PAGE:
The Time Has Come
(This blog was originally posted on the Yahoo Contributor Network on May 15th, 2011. As of 7/31/14 YCN has taken down all of its content)
Last week I wrote an article favoring expanding instant replay that you can see here. Despite MLB’s reluctance, I do think it’s inevitable that it will expand instant replay beyond its current form to include calls on the bases.
Further if a bad call is made on one team’s number nine hitter and the others number three, who gets the better of that deal? This highlights another problem in that consistency goes by the wayside to accommodate the star system and the strike zone they get.
When the Atlanta Braves were great in the 1990’s, there was the Atlanta Brave strike zone. Tom Glavine was a very good to excellent pitcher made even better by the extra inch and half off the outside corner he enjoyed during his career. Broadcasters would acknowledge and then say that he earned those calls.
It works for hitters too: “If Barry Bonds didn’t swing at it, it must be a ball”. Conversely, when an average player who likes to take pitches, like a Brett Gardner, umps may call strikes on balls to speed up the game.
Further, How many times have you watched an at bat and saw a pitch called strike one on a three ball and no strike count and thought to yourself the ump is just calling that a strike to keep the at bat alive? Or the reverse, a ball called on a no-balls and two strike count to give the hitter another chance?
Lets talk impact and compare a bad call on a home run versus an umpire with a bad strike zone. If an umpire makes a mistake on a home run, no doubt it can affect the game’s outcome. But it is one call and if no one is on base or it is early enough in the game a team can come back.
An umpire with say an overly tight strike zone can cause your pitcher to give up more than one home run in a game, (by allowing multiple hitters to work favorable pitch counts.) It can knock your pitcher off his rhythm, and increase his pitch count and it can tax your bullpen.
On the other hand, an ump can kill a rally with to wide of a strike zone by allowing the pitcher to get ahead in the counts. There are not going to be that many bad home run calls that affect games in a season. There are ball and strike calls that affect games everyday.
If you watch baseball with any sort of regularity you’ve heard over and over again from announcers that pitchers can’t pitch from behind in the count. That to do so is playing with fire. Or from the hitters perspective they comment on how they will try to work the at bat to a hitter’s count to get a pitch they can hit. The approach, rhythm, or timing by the pitcher or hitter can be thrown off by bad calls.
Instead of a clutch hit resulting from a two ball and one strike count, you get an inning ending double play resulting from a one ball and two strike count because the batter swings at a pitch out of the strike zone because that same pitch was mistakenly called a strike on the previous pitch.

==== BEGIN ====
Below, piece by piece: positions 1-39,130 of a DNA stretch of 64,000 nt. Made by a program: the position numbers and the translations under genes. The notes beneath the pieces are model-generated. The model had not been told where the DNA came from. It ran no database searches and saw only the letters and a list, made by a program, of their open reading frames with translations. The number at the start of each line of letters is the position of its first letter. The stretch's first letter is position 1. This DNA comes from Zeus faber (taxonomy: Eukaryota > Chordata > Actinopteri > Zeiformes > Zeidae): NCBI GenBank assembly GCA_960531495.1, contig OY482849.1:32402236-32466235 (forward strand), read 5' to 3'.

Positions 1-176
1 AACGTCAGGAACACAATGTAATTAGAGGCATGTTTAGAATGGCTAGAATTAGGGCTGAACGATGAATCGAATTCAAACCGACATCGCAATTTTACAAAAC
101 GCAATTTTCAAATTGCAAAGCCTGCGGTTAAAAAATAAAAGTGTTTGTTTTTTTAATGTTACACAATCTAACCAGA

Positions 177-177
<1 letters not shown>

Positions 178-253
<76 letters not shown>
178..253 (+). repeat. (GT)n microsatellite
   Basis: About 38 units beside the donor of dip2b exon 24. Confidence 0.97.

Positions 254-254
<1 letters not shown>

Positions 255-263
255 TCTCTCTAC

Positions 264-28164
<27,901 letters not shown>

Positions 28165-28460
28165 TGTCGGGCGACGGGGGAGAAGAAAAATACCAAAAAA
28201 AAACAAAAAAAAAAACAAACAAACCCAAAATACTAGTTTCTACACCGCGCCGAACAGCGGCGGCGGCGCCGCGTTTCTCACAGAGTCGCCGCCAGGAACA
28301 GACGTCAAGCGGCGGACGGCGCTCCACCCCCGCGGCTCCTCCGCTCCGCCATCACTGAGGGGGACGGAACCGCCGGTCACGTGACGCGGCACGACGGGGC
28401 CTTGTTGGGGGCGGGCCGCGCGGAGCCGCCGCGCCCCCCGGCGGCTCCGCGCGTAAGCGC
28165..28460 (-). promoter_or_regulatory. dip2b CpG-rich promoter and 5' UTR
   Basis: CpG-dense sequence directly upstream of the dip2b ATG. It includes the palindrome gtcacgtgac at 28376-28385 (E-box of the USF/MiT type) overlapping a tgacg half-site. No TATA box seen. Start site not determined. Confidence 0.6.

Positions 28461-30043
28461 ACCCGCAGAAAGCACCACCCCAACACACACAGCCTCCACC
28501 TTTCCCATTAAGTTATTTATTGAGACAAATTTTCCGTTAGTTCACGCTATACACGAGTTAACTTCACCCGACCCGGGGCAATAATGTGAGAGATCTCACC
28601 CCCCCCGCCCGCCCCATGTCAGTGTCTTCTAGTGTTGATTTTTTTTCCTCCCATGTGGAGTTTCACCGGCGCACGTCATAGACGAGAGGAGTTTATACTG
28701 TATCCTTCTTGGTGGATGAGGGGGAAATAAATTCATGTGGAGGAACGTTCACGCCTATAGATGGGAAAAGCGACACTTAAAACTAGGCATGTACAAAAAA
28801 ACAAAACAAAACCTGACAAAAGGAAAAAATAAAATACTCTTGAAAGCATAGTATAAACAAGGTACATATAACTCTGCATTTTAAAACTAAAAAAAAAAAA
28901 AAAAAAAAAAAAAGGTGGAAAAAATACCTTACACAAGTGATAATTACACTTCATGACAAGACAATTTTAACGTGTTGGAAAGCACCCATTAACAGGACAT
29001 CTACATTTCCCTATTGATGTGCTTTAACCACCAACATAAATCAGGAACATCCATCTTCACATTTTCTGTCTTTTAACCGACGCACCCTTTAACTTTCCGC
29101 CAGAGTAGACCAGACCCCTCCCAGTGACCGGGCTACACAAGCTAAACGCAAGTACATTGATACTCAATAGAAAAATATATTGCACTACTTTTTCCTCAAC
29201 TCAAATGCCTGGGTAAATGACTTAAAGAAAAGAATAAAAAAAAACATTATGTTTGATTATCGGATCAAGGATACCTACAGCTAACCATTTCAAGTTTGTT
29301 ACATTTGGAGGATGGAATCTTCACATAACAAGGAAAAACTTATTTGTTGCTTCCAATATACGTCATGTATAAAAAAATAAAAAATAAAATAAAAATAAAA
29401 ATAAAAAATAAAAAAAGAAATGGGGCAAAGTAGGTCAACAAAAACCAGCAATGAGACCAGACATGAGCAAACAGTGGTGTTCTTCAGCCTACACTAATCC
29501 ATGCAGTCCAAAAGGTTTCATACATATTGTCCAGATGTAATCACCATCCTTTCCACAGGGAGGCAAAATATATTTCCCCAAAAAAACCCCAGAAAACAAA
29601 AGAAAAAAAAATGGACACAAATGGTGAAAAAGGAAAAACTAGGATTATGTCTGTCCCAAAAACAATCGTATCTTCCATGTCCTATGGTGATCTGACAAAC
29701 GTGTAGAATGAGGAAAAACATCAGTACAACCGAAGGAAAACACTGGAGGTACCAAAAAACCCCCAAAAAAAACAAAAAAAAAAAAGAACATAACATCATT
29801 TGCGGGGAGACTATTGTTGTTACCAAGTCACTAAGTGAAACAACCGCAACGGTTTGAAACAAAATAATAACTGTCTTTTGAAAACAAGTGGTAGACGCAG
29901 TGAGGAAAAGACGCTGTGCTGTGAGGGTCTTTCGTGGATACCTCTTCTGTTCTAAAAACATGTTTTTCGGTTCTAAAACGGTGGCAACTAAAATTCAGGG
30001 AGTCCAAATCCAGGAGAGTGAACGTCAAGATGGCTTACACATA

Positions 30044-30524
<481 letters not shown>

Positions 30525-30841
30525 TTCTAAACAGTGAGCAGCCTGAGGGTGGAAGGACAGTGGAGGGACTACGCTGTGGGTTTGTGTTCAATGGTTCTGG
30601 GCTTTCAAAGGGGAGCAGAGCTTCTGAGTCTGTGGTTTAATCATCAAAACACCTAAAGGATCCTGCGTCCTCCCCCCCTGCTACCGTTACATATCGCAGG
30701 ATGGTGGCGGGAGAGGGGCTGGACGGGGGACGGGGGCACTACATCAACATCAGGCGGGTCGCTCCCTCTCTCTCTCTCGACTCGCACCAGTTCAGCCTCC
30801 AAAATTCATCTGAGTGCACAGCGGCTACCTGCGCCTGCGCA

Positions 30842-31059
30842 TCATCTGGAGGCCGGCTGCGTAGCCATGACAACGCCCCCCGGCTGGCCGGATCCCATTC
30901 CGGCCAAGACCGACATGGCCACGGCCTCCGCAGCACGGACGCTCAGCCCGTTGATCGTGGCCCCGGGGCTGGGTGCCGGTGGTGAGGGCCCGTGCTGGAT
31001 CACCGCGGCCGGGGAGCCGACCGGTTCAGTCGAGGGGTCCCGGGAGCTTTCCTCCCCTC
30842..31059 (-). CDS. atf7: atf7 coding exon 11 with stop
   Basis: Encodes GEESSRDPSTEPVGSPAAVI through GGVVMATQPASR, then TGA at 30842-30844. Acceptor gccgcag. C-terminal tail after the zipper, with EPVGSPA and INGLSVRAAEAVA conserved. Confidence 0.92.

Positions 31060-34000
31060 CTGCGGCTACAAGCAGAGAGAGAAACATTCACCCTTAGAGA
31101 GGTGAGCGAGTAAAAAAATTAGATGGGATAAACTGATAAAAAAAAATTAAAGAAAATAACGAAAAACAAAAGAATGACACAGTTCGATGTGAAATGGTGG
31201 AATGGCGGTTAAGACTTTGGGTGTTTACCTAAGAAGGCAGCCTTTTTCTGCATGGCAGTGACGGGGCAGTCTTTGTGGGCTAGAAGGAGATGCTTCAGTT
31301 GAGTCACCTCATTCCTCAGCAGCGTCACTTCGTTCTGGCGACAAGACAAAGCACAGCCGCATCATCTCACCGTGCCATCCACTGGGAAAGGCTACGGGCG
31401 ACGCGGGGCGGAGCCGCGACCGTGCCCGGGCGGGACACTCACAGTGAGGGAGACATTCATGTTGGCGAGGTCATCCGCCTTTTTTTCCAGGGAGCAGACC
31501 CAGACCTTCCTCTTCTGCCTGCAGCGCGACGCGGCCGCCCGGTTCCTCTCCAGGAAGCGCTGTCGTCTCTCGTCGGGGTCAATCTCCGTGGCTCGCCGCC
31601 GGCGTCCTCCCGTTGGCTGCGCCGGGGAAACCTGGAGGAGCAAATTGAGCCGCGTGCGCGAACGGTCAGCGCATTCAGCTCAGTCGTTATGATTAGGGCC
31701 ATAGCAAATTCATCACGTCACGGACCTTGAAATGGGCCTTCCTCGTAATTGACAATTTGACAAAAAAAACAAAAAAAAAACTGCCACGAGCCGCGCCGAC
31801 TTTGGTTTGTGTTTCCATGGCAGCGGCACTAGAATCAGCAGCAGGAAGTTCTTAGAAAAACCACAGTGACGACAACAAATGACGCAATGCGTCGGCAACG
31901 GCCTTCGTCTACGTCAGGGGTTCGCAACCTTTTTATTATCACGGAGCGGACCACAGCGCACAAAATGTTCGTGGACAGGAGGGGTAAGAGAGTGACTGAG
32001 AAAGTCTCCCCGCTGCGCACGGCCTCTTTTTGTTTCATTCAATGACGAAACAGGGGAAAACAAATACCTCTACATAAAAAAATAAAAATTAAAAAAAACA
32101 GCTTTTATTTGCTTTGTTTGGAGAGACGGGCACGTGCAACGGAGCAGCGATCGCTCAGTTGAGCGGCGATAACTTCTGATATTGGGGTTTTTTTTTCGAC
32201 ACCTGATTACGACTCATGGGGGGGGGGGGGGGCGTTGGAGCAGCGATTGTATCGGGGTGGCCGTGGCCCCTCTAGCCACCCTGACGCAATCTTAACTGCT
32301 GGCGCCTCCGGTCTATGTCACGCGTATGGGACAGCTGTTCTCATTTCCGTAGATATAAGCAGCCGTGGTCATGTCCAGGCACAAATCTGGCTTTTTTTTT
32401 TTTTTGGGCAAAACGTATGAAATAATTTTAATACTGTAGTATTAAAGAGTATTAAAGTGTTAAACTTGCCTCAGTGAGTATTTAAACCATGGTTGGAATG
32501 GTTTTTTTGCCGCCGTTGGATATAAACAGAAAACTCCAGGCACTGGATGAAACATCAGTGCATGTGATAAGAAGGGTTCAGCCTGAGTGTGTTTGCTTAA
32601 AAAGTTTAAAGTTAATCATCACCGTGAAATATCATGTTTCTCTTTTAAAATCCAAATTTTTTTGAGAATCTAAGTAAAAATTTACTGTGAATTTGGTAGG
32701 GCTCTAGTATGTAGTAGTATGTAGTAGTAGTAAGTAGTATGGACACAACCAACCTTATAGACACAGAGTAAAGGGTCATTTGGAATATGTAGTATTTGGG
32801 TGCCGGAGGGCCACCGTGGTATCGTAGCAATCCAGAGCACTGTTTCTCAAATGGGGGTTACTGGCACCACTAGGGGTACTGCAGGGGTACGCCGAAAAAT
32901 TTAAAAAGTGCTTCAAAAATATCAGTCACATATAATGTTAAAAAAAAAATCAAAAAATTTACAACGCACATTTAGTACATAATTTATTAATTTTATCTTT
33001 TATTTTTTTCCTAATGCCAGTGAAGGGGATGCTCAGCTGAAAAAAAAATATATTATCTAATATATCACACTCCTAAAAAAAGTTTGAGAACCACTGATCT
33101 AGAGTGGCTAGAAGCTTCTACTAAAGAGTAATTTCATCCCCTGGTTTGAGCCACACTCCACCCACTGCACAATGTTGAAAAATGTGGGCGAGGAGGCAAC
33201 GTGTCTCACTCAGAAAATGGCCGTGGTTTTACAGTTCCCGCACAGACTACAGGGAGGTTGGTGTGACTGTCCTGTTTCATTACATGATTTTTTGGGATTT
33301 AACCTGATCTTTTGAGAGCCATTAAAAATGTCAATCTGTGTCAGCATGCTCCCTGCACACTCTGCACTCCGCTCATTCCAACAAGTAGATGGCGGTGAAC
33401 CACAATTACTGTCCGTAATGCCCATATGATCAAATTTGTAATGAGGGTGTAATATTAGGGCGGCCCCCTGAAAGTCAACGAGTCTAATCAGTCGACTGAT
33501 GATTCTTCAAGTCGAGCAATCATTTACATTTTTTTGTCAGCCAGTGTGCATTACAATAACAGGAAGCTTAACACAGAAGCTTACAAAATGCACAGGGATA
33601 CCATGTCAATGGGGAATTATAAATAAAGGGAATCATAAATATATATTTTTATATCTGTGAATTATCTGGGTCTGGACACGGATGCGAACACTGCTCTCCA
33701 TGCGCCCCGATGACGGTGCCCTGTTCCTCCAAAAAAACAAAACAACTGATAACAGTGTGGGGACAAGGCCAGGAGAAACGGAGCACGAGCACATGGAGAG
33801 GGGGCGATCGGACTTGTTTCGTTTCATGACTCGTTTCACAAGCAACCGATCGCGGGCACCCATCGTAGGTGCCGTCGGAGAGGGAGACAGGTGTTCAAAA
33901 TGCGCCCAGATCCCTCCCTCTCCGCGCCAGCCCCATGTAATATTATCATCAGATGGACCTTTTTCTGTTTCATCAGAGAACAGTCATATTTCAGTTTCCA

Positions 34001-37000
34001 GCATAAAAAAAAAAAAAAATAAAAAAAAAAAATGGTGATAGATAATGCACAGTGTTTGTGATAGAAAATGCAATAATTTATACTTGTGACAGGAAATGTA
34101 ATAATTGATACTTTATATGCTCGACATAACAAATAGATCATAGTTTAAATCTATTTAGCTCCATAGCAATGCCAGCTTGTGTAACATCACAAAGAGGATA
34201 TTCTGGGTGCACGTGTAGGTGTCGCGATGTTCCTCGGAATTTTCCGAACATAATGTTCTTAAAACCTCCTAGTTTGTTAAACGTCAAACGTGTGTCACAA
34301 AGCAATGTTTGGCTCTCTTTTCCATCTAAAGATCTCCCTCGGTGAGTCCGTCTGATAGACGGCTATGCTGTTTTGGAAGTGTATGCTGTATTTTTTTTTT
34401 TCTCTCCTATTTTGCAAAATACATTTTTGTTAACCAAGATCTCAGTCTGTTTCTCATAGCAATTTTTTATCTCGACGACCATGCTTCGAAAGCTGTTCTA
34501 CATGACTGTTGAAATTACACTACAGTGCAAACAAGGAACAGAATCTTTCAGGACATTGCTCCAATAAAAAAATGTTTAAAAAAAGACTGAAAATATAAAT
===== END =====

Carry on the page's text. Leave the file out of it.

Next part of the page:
All of these subjectivities are unacceptable when there is a solution. Pitch tracking technology exists and works instantly. What is a strike on a three balls and no strike count should be a strike on no balls and two strike count. What is a ball when J.A. Happ throws it should be a ball when Cliff Lee throws it.
Wicked movement that can sometimes fool the human eye will not or will be less likely to fool a computer. And we’ll never have to hear an announcer say, “so and so umpire doesn’t call the high strike” or “he’ll give you that inside or outside pitch”, again.
Every few years you hear about how spring training will be used to work out a consistent strike zone from the umpires. It hasn’t happened. It won’t happen. Because of ego, human error, bias, and physical abilities of how the eyes see. Machines now have the ability to give far greater consistently and accuracy than the human eye. And for those that like the emphatic personality of an ump calling strike three? Fine we can give the home plate ump an earpiece and let him make the call, and of course he will still be there for calls at the plate when runners try to score.
This will not slow down the game and it will eliminate players and managers getting ejected for arguing balls and strikes, which may speed up the game.
So if it won’t slow down the game. And if it will bring more consistency, fairness and accuracy, why wouldn’t baseball institute it now versus say twenty years from now?
It would suggest they are okay with bad calls, inconsistency and a less efficient way of calling games and of angering their fan base. Or they’re just dumb. After all it only took twenty-three years after the Don Denkinger call soured the 1985 World Series to institute any kind of replay in 2008.
I know, they don’t want to do anything rash or be hasty. At this rate I expect machines to be calling balls and strikes in the year 2034 , unless baseball accepts the inevitable and changes it sooner rather than later. They can always try it out in spring training to give it a test run.
Published by Jeff Schubert
Jeff Schubert is the Host/Executive Producer of the show Filmnut that airs on thestream.tv. Each webisode provides an in-depth interview about the making, marketing, or distribution of film, TV or new media…